I love the Oberlin College alumni magazine. I love the artwork, the articles, reminiscing about places I walked and people I knew. I read the class notes and giggle that some (crazy) folks in my year still feel young enough to have babies. Long live ovulation! Maybe it’s morbid, but I scan the deaths in reverse chronological order. Sometimes I take a trip to the attic, haul out my Oberlin yearbooks, and connect a face I recognize to a soul no longer earthly bound.
Alumni magazines contribute in large part to the cluttered state of my desk. I spot an article on permaculture that I’d like to keep for future reference or a photo of Tappan Square in the fog that triggers a specific memory and suddenly of course it just makes sense to tuck the whole thing back into a pile of similar periodicals.
I’m trying to get better. Over the weekend, I spent three days away from my messy desk. I enjoyed the blank slate of a bare expanse of wood, no dust, no visual chaos. To remedy my desk malady, I’d have to grab all the magazines by their spines, not even glance at the covers lest I be drawn back between the pages. Into the recycle! I feel a sense of loss at the idea. Ridiculous, really.
I can’t even tell you the name of the alumni magazine. It’s Oberlin so it must be something clever and relevant. Now I’m curious. I vault the dog barricade, climb over my purse, shuffle past a couple bags containing library books and paper flotsam from a breastfeeding conference. My Eventual Perusal pile sits to the left, with an approximate height of nine inches. Everything in this pile already survived the initial cut.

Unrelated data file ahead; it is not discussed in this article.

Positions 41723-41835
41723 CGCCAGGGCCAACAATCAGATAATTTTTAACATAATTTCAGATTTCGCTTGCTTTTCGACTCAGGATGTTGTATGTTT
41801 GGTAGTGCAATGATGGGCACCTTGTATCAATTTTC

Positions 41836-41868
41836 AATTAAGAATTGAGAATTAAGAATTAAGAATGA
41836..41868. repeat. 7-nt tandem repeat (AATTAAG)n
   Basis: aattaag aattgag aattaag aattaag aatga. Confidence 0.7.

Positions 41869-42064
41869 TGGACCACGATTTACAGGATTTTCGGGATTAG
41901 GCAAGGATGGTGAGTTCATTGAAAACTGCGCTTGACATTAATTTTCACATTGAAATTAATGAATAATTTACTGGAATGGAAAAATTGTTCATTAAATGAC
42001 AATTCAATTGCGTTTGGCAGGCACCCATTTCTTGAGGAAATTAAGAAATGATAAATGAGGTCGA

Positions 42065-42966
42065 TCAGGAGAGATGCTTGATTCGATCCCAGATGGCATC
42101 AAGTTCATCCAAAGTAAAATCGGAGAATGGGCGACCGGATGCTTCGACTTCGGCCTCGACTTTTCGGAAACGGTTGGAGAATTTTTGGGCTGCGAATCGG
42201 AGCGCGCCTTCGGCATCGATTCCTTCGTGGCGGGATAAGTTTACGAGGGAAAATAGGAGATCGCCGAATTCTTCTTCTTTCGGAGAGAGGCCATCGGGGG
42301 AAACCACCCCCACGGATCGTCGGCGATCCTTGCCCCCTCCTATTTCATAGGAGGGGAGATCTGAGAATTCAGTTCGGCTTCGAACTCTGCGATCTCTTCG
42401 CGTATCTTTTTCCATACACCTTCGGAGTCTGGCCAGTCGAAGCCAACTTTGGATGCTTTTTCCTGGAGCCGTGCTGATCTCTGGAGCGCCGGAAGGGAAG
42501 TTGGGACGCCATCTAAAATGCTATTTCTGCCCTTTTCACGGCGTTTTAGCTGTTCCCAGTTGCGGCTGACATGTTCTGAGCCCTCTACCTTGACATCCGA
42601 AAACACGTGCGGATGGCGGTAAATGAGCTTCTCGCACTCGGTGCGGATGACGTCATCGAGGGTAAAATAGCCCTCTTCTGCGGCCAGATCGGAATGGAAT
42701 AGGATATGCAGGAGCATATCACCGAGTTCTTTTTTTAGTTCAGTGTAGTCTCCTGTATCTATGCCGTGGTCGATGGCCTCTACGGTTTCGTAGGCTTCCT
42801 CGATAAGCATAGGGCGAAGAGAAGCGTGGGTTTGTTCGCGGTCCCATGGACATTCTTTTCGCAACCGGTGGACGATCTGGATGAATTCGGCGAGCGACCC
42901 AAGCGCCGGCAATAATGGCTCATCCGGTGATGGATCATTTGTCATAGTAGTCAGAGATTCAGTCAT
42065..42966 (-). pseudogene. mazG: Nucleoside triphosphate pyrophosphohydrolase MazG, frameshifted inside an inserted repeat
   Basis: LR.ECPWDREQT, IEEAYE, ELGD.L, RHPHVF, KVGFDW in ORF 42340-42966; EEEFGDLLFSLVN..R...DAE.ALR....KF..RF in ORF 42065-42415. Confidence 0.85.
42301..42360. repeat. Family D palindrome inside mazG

Under a high-res version of Pocket Jamie and a depressing Kaiser Health News article (“15-Minute Visits Take a Toll on the Doctor-Patient Relationship”) I find her: Lena Dunham. Specifically, “The Likeable, Lovable Lena Dunham page 20″, gracing the cover of the Oberlin Alumni Magazine, Spring 2014, aptly titled Oberlin. What? That’s it? Oberlin?
I confess, until a couple months ago, I’d never heard of Lena Dunham (Oberlin College class of 2008 and creator of Girls on HBO.) Suffice it to say, LD was likely toddling about NYC in an adorable organic hemp onesie the day I matriculated at Oberlin. Mind the Generation Gap. In this cover photo she looks innocent, dressed in a long-sleeve white eyelit situation. Her jewelry puzzles me: sterling silver box chain with what appears to be a microcassette tape sitting atop the Coco Chanel logo. Oberlin irony? Pop culture reference of which I’m blissfully ignorant? On further inspection, Dunham looks like she’s ready to spring out of the page into your face.
The magazine distracts me. The pages feel good, rough and recycled, soothing to my conscience. I can’t believe I ever considered tossing this volume, with its gorgeous graphic, “Major to Career Pathways for Oberlin BA Recipients, 1970-2009″, on pages 10-11. Reminds me of SpinArt at the State Fair. And clearly, I must read the piece about novelist Gary Shteyngart. I can almost feel his stubbly salt and pepper beard.
Before I finish with Lena and Gary, I’m tossed into Class Notes. Men marrying women and men and formerly-women-now-men. Novels written, films directed, babies birthed.
Now back to the Losses section. The youngest dead person graduated in 1982. My eyes scan back through time. Hiram Titus. My heart stutters. Oberlin class of 1969. I corresponded with him several years ago on email, asking for sheet music for his lovely composition that I heard on public radio. He replied that he hadn’t written it down – yet. Where is the email? Where are his words? Can I find a recording on YouTube?
I’m tired. It’s 10:10. A steady time, balanced. A good time to return Lena, Gary, and Hiram to the Eventual Perusal pile. Goodnight Lena. Goodnight Gary. Goodnight Hiram. Your yet has flown but your music lives on in my memory. Bon voyage.
Musical Moment (not the piece I seek, unfortunately)